For many years, the epicentre of drug trafficking activities in Bolivia was in an isolated region called Chapare where the coca leaves were grown and processed. Today, a project to train young people to be entrepreneurs is changing the economic face of the region and creating thousands of new jobs for its youth. This report was prepared by ILO TV.

Date issued: 16 November 2005 | Size/duration: 00:01:51 (3.02 MB)
If the video is not displayed, download the free RealPlayerâ„¢

The tropic of Chapare is not only the heart of the Bolivian jungle, it is the epicentre of the drug trade in Latin America. It is also a region scarred by the illegal cultivation of coca and ecological devastation.

This military base houses an exhibition that shows how cocaine is manufactured from start to finish. This activity continues to attract thousands of young men and women who have no alternative source of income.

Coronel Rosalio Alvarez: drug squad Chapare

Sadly a majority of those trapped in this illicit business are young and are therefore an easy prey to drug traffickers.

This was the case with Cecilio Padilla. For over ten years he dedicated himself to producing and trafficking cocaine. Today, with the help of an ILO project where he learned small business skills, he runs a carpentry shop that employs over twenty workers.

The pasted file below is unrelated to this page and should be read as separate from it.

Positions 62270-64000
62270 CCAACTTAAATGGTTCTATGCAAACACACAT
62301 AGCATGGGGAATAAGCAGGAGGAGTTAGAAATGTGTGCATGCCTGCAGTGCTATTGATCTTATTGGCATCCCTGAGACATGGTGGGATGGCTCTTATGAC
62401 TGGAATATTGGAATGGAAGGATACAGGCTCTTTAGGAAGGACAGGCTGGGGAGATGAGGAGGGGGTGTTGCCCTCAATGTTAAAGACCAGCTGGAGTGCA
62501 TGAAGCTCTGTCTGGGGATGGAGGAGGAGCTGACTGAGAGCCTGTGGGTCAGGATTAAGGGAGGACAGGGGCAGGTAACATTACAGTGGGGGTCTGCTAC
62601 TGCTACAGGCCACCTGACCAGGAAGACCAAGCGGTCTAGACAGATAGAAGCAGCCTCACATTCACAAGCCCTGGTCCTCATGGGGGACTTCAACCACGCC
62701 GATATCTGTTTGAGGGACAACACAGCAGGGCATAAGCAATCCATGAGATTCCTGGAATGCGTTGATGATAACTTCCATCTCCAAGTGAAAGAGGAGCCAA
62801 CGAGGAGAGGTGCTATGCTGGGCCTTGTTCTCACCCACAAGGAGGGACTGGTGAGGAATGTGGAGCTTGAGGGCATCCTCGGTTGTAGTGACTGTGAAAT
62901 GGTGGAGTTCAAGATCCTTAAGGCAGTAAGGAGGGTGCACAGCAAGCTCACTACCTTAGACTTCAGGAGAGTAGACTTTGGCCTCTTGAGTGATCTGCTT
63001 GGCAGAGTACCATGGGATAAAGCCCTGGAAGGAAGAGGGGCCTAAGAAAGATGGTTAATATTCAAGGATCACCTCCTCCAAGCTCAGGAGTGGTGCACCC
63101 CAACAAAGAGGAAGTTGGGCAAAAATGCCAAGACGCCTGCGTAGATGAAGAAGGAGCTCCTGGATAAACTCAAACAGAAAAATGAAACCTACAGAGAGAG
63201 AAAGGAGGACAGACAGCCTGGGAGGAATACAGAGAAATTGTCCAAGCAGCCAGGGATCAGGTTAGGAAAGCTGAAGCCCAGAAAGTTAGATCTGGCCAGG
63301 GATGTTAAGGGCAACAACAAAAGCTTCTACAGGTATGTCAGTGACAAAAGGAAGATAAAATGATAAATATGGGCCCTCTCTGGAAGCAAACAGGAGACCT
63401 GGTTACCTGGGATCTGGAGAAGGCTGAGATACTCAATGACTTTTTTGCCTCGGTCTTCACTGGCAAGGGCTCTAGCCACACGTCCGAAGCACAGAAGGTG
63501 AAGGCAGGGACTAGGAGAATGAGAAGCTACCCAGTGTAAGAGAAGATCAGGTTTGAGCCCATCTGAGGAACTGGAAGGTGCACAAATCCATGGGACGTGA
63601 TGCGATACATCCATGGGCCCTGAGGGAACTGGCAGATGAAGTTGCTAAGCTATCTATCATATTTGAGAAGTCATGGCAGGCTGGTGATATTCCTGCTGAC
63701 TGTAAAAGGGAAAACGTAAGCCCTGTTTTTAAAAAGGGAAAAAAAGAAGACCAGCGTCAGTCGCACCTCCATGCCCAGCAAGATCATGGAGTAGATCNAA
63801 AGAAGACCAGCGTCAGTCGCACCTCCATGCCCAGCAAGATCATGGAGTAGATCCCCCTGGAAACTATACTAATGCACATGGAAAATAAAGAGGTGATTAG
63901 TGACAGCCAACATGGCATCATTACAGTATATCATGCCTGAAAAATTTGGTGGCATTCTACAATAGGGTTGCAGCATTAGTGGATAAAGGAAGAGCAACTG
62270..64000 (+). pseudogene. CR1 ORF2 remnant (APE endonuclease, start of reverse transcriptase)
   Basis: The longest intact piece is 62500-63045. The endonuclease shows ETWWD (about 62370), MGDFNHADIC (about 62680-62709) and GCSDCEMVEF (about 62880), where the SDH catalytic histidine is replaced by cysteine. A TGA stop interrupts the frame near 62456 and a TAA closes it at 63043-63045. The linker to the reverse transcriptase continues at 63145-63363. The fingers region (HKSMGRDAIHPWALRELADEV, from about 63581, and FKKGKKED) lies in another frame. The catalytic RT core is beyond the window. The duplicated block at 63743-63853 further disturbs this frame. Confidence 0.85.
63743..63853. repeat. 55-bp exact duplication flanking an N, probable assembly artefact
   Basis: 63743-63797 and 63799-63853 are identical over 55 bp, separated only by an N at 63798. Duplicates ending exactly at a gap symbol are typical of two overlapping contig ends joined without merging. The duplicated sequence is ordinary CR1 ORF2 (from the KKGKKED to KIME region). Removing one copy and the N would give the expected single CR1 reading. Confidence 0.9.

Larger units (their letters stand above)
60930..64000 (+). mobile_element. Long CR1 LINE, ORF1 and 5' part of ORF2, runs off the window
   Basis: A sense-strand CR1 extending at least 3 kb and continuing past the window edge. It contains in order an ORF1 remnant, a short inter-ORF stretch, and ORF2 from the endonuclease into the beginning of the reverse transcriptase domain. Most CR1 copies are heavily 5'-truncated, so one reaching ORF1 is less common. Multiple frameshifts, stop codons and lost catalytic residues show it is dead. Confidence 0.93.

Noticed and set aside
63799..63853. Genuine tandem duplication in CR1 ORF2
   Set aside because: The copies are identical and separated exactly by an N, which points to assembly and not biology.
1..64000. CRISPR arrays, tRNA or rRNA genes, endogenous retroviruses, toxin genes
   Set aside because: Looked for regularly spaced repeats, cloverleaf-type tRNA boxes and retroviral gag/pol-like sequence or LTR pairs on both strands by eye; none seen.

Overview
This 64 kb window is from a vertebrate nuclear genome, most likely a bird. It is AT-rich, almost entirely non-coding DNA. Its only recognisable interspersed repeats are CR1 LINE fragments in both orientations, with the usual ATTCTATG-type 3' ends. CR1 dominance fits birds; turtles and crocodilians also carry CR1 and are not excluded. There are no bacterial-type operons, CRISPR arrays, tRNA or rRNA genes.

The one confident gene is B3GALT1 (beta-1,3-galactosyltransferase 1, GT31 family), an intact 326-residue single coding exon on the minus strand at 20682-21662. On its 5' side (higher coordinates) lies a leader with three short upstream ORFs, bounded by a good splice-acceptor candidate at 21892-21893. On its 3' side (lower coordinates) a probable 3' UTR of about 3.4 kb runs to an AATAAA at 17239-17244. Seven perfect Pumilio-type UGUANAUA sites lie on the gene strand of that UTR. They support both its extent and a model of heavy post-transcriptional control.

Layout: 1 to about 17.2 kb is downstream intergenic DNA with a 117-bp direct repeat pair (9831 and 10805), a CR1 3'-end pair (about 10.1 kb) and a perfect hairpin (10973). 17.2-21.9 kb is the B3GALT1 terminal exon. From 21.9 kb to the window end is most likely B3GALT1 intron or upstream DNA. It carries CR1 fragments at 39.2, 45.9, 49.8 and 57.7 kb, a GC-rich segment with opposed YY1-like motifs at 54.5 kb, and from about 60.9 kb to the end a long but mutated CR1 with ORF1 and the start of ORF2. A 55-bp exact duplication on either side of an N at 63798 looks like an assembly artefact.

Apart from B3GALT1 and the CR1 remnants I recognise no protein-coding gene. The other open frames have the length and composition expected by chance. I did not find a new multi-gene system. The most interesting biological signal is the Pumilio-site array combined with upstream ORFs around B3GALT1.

Cecilio Padilla: carpenter

I like this job. Thanks to the skills I learned, my whole family and I are surviving.

17,000 young men and women have been trained in various jobs such as information technology, handicrafts, tourism, and engineering. In the last five years, hundreds of small businesses were created like this computing workshop run by Gabriel Arteaga.

Gabriel Arteaga: computer technician

The tropic is being filled with sources and is generating sources of work for those youth who do not have the opportunity to go study.

Giving young people alternatives to find and create decent work for themselves may prove to be the strongest weapon in the fight against drug trafficking.